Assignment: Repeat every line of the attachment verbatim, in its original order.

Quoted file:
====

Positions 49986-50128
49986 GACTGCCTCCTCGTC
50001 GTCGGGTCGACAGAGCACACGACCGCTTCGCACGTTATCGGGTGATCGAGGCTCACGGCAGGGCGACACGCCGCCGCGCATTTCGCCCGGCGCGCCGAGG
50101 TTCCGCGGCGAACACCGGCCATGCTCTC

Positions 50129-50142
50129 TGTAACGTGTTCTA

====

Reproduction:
Positions 49986-50128
49986 GACTGCCTCCTCGTC
50001 GTCGGGTCGACAGAGCACACGACCGCTTCGCACGTTATCGGGTGATCGAGGCTCACGGCAGGGCGACACGCCGCCGCGCATTTCGCCCGGCGCGCCGAGG
50101 TTCCGCGGCGAACACCGGCCATGCTCTC

Positions 50129-50142
50129 TGTAACGTGTTCTA